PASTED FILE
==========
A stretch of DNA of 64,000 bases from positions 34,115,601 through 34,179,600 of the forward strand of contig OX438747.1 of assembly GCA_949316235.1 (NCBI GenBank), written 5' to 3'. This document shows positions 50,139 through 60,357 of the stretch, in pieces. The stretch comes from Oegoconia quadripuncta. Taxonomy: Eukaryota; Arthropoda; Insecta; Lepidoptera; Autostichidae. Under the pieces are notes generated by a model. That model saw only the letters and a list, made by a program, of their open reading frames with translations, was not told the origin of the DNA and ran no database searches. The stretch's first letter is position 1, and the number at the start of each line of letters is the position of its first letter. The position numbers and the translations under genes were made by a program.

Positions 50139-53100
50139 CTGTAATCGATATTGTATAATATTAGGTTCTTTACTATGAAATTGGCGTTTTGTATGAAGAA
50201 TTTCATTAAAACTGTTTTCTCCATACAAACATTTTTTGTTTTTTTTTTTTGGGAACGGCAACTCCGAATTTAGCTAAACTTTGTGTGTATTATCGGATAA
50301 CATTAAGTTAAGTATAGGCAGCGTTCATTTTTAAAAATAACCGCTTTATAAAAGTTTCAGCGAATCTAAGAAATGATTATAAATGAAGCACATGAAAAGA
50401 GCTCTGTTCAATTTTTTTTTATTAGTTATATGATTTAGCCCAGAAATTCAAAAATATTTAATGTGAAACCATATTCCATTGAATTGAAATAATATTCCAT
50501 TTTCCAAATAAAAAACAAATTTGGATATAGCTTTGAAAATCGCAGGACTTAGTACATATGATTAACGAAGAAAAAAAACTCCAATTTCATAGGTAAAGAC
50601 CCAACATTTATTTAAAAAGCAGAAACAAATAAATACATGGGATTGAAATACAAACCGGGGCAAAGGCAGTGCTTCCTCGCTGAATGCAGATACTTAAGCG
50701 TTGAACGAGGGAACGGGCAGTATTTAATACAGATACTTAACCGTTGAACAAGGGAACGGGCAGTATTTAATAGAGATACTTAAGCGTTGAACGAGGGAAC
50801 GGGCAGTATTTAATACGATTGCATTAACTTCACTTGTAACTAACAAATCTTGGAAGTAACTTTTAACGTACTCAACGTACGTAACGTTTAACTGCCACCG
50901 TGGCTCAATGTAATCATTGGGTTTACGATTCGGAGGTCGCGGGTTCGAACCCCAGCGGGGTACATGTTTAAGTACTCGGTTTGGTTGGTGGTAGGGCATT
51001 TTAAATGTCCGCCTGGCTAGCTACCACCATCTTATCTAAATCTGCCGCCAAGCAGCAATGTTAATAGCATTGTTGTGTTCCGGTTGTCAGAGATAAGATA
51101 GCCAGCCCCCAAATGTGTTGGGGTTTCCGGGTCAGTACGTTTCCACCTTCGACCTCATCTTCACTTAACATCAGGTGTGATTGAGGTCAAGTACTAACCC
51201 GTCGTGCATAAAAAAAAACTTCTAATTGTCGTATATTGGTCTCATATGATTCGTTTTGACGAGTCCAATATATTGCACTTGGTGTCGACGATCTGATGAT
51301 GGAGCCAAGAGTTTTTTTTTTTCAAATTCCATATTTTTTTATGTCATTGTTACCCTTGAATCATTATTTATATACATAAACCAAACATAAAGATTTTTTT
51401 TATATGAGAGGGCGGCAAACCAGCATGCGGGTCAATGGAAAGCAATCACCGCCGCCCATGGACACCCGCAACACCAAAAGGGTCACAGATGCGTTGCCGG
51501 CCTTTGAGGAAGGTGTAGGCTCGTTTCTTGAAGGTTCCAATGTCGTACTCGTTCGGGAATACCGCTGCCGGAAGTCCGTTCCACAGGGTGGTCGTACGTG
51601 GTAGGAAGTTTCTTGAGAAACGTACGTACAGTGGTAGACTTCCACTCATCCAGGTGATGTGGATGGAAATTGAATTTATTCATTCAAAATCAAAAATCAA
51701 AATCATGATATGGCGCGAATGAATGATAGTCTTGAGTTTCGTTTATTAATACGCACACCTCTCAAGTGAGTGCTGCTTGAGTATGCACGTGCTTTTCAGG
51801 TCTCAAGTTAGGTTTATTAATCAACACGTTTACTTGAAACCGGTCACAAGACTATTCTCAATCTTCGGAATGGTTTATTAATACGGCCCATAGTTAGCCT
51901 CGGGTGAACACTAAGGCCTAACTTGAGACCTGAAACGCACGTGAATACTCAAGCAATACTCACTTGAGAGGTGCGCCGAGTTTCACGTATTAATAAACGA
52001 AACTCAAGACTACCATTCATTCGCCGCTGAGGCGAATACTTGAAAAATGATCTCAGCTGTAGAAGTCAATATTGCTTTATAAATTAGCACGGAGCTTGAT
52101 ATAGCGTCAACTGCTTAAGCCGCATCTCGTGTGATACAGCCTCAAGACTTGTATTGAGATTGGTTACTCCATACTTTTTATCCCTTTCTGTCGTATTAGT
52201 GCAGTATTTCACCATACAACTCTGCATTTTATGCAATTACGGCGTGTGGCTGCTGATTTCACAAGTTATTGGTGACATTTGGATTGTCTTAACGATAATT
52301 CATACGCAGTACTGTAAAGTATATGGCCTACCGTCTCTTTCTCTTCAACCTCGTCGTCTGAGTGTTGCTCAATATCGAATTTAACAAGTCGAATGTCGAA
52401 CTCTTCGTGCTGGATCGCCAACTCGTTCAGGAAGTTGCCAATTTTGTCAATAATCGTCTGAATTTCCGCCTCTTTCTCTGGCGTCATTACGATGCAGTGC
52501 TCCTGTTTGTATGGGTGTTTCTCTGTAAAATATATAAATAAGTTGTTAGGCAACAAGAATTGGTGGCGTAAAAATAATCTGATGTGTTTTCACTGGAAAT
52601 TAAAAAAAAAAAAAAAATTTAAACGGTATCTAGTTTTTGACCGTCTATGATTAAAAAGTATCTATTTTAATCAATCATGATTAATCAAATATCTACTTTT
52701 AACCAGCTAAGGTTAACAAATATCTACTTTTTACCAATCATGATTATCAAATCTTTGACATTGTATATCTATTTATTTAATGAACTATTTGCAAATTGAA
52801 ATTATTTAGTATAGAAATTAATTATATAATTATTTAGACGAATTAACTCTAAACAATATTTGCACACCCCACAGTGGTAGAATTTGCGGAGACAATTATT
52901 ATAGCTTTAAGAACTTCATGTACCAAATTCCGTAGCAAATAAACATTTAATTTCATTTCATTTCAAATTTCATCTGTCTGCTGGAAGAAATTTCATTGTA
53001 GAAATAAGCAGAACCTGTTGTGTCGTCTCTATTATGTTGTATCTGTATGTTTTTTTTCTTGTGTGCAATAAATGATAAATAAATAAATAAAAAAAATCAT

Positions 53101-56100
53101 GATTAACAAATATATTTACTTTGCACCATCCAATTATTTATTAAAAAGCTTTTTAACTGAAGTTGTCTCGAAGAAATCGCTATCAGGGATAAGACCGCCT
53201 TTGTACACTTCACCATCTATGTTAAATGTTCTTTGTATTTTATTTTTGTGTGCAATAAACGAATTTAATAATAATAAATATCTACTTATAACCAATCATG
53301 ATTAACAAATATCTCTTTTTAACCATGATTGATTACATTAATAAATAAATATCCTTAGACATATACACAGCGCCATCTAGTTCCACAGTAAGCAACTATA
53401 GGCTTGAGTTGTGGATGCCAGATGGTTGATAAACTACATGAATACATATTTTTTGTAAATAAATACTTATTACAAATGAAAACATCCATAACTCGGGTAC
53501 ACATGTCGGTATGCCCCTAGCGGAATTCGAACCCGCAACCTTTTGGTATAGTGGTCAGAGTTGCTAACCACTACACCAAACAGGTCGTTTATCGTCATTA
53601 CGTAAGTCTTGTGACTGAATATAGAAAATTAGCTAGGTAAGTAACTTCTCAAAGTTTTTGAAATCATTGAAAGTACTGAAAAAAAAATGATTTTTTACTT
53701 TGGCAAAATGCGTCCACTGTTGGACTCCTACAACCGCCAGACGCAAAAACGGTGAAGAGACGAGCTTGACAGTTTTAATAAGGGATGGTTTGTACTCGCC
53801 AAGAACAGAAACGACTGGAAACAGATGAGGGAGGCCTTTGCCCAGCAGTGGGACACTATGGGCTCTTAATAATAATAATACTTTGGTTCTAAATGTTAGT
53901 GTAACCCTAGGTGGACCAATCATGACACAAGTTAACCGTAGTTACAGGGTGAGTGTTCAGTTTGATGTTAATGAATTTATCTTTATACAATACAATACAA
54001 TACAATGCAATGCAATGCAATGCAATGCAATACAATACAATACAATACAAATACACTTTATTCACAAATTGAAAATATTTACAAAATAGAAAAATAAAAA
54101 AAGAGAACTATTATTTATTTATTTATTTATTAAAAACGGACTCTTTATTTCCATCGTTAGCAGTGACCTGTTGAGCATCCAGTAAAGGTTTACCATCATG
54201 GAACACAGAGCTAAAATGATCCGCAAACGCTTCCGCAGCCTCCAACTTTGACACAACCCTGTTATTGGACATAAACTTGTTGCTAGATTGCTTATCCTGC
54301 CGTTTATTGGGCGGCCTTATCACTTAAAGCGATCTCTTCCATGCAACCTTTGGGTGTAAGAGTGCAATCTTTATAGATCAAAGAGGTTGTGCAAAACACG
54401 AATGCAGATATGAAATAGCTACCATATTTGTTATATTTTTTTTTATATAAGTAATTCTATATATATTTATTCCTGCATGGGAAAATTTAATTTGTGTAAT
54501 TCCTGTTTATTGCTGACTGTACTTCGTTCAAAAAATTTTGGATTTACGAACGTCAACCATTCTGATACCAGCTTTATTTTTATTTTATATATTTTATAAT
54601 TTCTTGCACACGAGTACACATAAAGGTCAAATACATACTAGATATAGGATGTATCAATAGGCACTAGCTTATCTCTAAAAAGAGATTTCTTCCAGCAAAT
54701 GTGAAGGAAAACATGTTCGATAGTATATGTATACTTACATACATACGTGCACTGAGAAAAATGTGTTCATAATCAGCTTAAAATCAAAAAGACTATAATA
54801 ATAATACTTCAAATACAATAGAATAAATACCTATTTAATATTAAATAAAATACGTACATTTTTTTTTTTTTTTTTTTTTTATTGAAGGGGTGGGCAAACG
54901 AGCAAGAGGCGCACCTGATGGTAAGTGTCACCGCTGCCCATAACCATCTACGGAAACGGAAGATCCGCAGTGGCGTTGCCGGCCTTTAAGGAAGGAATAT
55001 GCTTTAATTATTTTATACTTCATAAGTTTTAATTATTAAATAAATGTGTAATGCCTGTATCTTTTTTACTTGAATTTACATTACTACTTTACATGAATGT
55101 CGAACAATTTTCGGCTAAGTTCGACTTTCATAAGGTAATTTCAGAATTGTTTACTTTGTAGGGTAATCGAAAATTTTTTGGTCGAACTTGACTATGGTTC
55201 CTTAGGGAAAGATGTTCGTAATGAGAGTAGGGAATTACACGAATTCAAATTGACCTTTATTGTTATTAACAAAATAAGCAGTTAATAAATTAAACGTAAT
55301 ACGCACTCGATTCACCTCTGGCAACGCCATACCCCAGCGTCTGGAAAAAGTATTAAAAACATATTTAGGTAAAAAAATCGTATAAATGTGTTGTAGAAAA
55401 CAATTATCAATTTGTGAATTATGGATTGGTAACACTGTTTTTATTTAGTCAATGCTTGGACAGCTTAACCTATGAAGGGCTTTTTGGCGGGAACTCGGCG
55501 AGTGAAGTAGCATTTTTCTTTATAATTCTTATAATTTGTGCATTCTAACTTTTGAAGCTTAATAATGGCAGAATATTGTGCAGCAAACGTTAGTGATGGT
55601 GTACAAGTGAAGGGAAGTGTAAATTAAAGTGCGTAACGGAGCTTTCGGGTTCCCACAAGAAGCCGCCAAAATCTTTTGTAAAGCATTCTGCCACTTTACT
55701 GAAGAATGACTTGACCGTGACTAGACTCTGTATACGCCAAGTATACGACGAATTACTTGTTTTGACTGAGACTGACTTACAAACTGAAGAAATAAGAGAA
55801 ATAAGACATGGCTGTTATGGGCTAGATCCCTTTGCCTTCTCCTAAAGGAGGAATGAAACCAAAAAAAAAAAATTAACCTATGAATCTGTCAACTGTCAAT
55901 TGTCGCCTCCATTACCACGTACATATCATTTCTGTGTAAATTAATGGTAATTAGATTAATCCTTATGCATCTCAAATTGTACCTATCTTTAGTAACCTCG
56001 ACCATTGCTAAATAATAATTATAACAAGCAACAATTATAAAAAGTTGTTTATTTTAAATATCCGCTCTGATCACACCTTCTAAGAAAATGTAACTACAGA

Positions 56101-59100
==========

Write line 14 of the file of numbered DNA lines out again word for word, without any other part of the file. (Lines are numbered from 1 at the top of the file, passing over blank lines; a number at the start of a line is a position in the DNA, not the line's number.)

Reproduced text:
51201 GTCGTGCATAAAAAAAAACTTCTAATTGTCGTATATTGGTCTCATATGATTCGTTTTGACGAGTCCAATATATTGCACTTGGTGTCGACGATCTGATGAT